"What are you talking about?" Han said, "I'll never forget you. Lisa won't. God knows, Briar won't."

"It's not the same," Amanda went on, "It's like how I'll never forget Dann. It's like a stain on my memory, a blemish on my heart that I'll never be able to erase no matter how hard I might try. You could forget me if you wanted to, and Lisa, and Briar. But Elina will never forget you - whether you treat well or not. And I'll never forget Dann. But me..." she scoffed, "Me..."

Han didn't know what to say. He didn't know what all this meant. "Amanda, don't talk like that..." he murmured.

"Han..." Amanda breathed, sniffing and blinking tears, "I'm terrified. I'm afraid of what's waiting for me in those woods."

"Amanda... You know I wouldn't let anything bad happen to you if I could help it."

"That's just it," Amanda pointed out, "You can't help it. It's an inevitability," she wiped the tears from her face, "I'm going to die and nobody... will remember me. Nobody will miss me. And it's not the dying that I'm scared of. It's what might be waiting for me after."

 

Han pondered Amanda's words. That strange sense of guilt rose up out of his sense of duty and he shuddered.

“I'm sorry,” he said, as if that might help, “You know that, don't you?”

“I've told you,” Amanda scoffed, humorless in her composure and appearance, “You don't know the meaning of those words.”

She drew up short. Her brows became furrowed and Han noticed her breaths become slight and quick. Amanda stretched her neck and stood up, dropping the flask, the coffee spilling and seeping into the fronds of the carpet.

“What is it?” Han asked.

Amanda's fingers trembled as she watched Lisa running the length of the pavement towards them, her arms covering her head. Amanda reached for the door, tore it open and pulled Lisa inside violently, just as she made it to the van. Lisa toppled inside and Amanda didn't wait a second too long to shut the door.

“They're coming,” Amanda said, sitting in the driver's seat, revving the ignition and speeding off without warning. Han flew back as Amanda drove at an insane speed.

“What are you doing!” he barked, “Are you mad!”

“Han!” Lisa cried, panting for breath as she tried to explain why she had been running, “Guns! Men with guns!”

A spray of bullets hit the side of the van, smashing a window. Han pulled Lisa next to him and raised his arm over them to protect himself and Lisa from the falling shards. Amanda drove, the breakneck speed gaining with every minute. Han pulled himself to the passenger seat and, still standing, he saw a number of men – four or perhaps five – standing in the middle of the road, arms outstretched as if to stop the moving vehicle. Amanda showed no signs of stopping.

“Amanda, there are people there,” Han thought that pointing out the obvious might make Amanda slow, “Amanda, you're going to hit them.”

Amanda looked over at him, “Han,” she said, “Ravens.”

Seconds remained before the men in the middle of the street were hit. Han ignored her strange reply and said, “You need to stop. You're going to kill them and – by extension – us. The collision will kill us.”

“They obstruct us knowing they'll die,” Amanda said, “I think you know that.”

“Eyes on the road, Amanda!” Han ordered.

Amanda tilted the wheel to her right and they veered wildly off-road, missing the line of suicides. Amanda controlled the vehicle with ease – as if she had known where she would go and how she would get there beforehand – and, even if the journey was bumpy, Amanda got the van back on the road and slowed down when she felt they were far enough.

 

She got out of the seat and nodded at Han. Han stared at her, flustered and shaken from the excitement of the past few minutes. Amanda shrugged and sat back down, continuing the drive. Lisa pulled herself out of the back, her hair a ruffled mess as she did so, and took a seat behind Han's.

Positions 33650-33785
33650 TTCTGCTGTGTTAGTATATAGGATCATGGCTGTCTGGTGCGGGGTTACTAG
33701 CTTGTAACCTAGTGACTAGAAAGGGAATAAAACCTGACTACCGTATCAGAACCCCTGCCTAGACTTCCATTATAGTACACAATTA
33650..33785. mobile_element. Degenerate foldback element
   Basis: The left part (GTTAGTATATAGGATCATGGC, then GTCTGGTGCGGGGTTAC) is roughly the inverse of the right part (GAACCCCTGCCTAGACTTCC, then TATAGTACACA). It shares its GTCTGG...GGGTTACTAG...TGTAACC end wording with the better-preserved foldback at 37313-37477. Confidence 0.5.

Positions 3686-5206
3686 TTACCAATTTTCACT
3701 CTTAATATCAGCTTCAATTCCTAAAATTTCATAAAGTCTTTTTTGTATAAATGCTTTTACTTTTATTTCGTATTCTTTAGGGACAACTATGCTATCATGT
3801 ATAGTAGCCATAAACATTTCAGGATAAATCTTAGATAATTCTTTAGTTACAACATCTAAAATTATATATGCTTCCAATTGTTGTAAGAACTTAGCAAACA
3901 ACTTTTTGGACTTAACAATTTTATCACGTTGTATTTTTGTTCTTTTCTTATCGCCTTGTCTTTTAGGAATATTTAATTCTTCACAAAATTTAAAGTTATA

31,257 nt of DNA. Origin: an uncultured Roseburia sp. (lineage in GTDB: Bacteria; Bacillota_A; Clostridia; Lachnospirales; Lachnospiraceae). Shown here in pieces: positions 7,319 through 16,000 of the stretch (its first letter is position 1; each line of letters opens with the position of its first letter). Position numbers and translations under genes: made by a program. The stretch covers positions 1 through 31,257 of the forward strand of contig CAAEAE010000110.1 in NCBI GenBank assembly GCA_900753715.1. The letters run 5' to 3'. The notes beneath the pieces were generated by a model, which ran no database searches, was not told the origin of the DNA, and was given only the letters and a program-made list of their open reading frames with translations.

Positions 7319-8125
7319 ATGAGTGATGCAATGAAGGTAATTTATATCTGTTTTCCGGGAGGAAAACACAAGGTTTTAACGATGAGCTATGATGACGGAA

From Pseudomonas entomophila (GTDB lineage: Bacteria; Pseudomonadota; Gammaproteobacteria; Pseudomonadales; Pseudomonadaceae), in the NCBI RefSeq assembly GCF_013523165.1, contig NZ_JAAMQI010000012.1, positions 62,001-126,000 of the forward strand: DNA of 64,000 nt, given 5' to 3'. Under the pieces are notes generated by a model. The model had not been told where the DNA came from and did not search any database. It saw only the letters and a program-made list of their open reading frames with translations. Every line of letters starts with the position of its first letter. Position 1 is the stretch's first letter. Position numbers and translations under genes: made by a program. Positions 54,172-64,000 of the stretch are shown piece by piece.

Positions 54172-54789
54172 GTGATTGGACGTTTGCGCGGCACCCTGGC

“What the bloody hell was that about?” she asked.

Han buckled his seatbelt and refused to speak. He was upset and thought that saying nothing and sulking in silence might hide that fact. Amanda said nothing for a long time, and just focused on driving. She turned on the radio and listened to some annoying music that was completely ironic to the mood and mutual feeling within the van.

Oh, sugar,” Amanda sang along, ignoring the rather unwelcome breeze coming from the shattered window, “Oh, honey, honey,” she smiled, slowly putting this memory in the back of her mind, completely and utterly ignoring it, “You are my candy girl, and you make me want y-o-u!”

“Amanda,” Lisa said, her mood quite confused and irritable and, of course, terribly frightened.

“Hmm?” Amanda replied, glancing back at her with the hints of a grin and turning down the volume of the radio.

“What did you mean? Why did those people stand in the middle of the road, knowing they'll die? Why do you assume that?” Lisa asked, as calm as she could manage.

“Because that's what they do,” Amanda replied.

Lisa sighed in a growling manner, “Why?” she asked, angrily.

Amanda giggled, “Why are you getting so upset?”

“Because I don't understand what just happened!” Lisa burst out.

“So?” Amanda replied, “You brought yourself here and so brought this on yourself. That being said, make sense of it on your own.”

“I can't! That's why I'm asking you!”

“Why ask me?” Amanda said, “Clearly, you won't listen to anything I have to say, hence I'm not saying it. If I say anything now, given my conditions and what you know about them, you'll question them. Question them until you can no longer question or I can no longer answer. I don’t fancy such a lengthy discussion. I just want to forget.”

“Why? Why would you want to forget that this happened?”

“And so the questioning continues!”

“Just answer my question!”

“Which one?”

“The first bloody one!”

“Fine. Then will you leave me alone?”

“Yes!”

“Your first question was 'What the bloody hell was that about?'. The bloody hell that that was about was a group of misguided men shooting at us and trying to obstruct us with their own lives on the line. Nothing more than that,” Amanda replied.

“You know that that's not what I meant!” Lisa cried, near to tears.

“Regardless,” was all Amanda said, “I will say nothing else about this. There is nothing else to be said,” she turned the music back up and sang along, while Lisa wept silently behind her.